Matthew Perry to Write Autobiography, Says It's Time People Hear His Story 'Directly' from Him

The Friends star inked a seven-figure deal with Flatiron Books for the upcoming autobiography

Matthew Perry is ready to tell his own story.

The Friends alum, 52, is writing an autobiography, PEOPLE has confirmed. Perry has reached a seven-figure deal with Flatiron Books, a division of Macmillan, for the upcoming memoir, Deadline first reported.

"There has been so much written about me by others in the past," Perry tells PEOPLE exclusively. "I thought it was time people heard it directly from the horse's mouth. In this case, the horse's mouth being me."

The book, which is still untitled, will be published in fall 2022.

Matthew Perry
Matthew Perry. Michael Kovac/FilmMagic

Megan Lynch, the publisher of Flatiron Books, is set to edit Perry's autobiography.

"We need humor, we need catharsis, and we need to agree on something–and Matthew's extraordinary story, told in his inimitable voice, is that thing," she told Deadline. "Matthew's book has unrivaled potential to bring people together, which feels especially galvanizing right now, a time of isolation and division."

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Perry famously played Chandler Bing on Friends, which ran for 10 seasons on NBC from 1994 to 2004 and also starred Courteney Cox, Jennifer Aniston, Lisa Kudrow, Matt LeBlanc and David Schwimmer.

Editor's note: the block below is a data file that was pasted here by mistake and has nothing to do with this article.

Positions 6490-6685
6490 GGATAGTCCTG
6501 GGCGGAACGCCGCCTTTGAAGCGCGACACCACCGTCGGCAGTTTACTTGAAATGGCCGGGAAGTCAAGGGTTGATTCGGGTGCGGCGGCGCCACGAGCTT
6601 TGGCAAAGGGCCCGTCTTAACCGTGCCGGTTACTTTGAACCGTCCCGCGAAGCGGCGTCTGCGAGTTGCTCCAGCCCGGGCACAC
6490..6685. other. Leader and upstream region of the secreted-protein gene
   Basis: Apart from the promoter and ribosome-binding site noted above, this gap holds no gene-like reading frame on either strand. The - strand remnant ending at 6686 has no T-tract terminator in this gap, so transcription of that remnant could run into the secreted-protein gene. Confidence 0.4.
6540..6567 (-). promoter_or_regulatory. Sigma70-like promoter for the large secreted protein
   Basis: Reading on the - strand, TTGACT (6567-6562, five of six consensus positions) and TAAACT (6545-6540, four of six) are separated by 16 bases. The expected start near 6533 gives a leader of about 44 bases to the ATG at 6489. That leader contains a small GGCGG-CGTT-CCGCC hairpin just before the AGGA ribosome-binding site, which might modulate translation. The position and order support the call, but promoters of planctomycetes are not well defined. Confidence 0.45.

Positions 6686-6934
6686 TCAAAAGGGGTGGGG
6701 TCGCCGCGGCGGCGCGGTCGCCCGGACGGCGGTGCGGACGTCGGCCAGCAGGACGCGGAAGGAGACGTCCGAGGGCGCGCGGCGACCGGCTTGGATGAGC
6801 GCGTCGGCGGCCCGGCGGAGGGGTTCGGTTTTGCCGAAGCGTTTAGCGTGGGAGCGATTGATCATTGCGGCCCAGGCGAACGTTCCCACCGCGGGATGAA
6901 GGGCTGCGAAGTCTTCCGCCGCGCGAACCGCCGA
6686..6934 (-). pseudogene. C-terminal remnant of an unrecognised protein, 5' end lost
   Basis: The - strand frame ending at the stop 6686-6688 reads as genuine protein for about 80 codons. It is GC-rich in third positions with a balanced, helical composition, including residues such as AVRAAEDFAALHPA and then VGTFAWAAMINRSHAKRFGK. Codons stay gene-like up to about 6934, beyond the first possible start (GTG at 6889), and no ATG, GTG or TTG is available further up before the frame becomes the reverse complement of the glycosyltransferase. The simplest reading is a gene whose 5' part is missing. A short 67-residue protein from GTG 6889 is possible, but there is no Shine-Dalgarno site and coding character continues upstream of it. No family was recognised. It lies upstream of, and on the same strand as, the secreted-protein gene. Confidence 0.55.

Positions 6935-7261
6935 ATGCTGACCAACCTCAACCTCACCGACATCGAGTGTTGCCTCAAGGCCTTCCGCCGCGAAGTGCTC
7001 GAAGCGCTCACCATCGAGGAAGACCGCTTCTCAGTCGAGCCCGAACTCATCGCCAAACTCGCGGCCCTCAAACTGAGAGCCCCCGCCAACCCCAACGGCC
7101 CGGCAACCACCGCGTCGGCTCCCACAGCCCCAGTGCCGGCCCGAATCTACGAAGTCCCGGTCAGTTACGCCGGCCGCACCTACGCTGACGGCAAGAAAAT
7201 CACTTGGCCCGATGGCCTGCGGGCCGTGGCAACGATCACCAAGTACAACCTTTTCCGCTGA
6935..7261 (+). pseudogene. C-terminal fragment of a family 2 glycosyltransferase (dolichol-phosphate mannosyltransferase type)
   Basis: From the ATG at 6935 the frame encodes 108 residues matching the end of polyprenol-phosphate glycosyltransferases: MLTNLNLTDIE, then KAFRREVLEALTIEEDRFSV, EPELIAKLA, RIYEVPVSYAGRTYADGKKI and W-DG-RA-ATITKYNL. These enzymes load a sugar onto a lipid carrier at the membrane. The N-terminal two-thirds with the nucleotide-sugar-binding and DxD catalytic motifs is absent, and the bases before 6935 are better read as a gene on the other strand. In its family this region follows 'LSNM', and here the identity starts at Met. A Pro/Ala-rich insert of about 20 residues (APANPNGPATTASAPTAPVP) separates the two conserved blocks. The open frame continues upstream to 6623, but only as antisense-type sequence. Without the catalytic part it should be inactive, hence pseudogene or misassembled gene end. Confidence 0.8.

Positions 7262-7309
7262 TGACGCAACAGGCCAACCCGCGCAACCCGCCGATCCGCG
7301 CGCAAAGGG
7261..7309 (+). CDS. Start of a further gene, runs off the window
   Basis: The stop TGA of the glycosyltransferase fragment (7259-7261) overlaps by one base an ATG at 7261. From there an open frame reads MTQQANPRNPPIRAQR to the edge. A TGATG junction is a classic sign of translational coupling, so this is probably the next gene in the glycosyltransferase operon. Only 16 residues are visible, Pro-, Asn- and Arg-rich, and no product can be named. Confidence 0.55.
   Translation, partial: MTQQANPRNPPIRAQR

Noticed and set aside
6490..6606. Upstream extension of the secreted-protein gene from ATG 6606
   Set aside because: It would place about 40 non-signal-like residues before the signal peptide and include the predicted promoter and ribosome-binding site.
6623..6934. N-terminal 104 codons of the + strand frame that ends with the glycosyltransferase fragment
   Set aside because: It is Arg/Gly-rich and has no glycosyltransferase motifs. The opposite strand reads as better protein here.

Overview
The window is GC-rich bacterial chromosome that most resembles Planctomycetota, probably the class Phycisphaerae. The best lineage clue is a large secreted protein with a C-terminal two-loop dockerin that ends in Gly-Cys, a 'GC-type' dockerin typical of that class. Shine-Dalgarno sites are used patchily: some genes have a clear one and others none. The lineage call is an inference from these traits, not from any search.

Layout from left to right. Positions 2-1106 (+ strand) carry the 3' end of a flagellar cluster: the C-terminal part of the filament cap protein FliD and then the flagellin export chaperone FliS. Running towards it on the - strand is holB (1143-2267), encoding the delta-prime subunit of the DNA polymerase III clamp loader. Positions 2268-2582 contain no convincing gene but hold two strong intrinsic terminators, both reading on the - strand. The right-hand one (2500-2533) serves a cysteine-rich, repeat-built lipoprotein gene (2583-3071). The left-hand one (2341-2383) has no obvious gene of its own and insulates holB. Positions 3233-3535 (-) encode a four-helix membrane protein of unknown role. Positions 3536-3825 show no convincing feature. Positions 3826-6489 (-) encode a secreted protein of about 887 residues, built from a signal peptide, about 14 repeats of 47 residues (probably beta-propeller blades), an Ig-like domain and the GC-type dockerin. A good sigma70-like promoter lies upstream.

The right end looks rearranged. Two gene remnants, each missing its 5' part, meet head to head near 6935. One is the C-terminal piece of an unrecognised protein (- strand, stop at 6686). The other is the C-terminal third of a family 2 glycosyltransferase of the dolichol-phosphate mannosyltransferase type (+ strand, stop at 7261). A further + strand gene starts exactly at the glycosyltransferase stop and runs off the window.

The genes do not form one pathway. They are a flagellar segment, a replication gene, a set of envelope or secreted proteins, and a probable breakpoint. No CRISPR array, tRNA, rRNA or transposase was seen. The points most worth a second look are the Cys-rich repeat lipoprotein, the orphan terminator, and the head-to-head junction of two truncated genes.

FRIENDS
David Bjerke/NBC

Earlier this year, the six former co-stars got back together for HBO Max's long-awaited Friends reunion, during which they revealed a number of behind-the-scenes tidbits from their time on the show and reminisced about being a part of the hit series.

"It's funny, when we do get together, it's like no time has passed," LeBlanc told PEOPLE ahead of the special's premiere. "We pick up right where we left off."

Perry agreed, insisting the chemistry that still exists between them all is "magic."

"It was a character-driven funny, not timely funny," he said of why the show has found such a following. "They didn't make timely jokes. They didn't make jokes about O.J. Simpson. They made character-driven jokes about people — and people are going to come back time and time again and watch that."

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